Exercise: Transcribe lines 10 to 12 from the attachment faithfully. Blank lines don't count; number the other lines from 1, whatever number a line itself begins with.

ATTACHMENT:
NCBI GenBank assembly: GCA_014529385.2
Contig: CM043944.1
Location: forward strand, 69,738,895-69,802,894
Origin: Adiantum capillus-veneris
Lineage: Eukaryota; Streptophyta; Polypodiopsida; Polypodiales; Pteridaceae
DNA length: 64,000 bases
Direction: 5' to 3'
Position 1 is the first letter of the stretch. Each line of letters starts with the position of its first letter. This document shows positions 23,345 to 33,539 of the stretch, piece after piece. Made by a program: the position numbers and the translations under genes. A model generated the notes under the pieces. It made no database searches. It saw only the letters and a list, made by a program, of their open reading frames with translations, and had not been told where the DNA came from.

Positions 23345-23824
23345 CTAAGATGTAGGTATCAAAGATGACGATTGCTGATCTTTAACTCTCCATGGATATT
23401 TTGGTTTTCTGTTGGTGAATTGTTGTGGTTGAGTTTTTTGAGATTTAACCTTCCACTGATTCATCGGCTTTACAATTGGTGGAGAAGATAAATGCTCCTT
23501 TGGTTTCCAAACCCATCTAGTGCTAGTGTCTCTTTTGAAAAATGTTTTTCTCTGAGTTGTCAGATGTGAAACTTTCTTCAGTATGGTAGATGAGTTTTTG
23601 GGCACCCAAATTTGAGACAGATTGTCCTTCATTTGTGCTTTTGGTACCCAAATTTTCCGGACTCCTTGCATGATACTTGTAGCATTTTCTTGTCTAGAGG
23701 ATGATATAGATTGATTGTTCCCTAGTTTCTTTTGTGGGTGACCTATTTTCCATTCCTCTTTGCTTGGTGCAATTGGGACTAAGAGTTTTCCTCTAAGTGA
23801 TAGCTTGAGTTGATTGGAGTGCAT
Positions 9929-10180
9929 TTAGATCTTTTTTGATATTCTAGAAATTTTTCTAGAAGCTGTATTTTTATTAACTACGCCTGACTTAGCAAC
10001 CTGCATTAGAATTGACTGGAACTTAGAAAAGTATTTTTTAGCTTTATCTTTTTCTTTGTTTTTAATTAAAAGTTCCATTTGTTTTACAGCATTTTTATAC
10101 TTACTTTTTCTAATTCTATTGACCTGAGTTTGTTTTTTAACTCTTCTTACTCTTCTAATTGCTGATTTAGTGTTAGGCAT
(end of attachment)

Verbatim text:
23345 CTAAGATGTAGGTATCAAAGATGACGATTGCTGATCTTTAACTCTCCATGGATATT
23401 TTGGTTTTCTGTTGGTGAATTGTTGTGGTTGAGTTTTTTGAGATTTAACCTTCCACTGATTCATCGGCTTTACAATTGGTGGAGAAGATAAATGCTCCTT
23501 TGGTTTCCAAACCCATCTAGTGCTAGTGTCTCTTTTGAAAAATGTTTTTCTCTGAGTTGTCAGATGTGAAACTTTCTTCAGTATGGTAGATGAGTTTTTG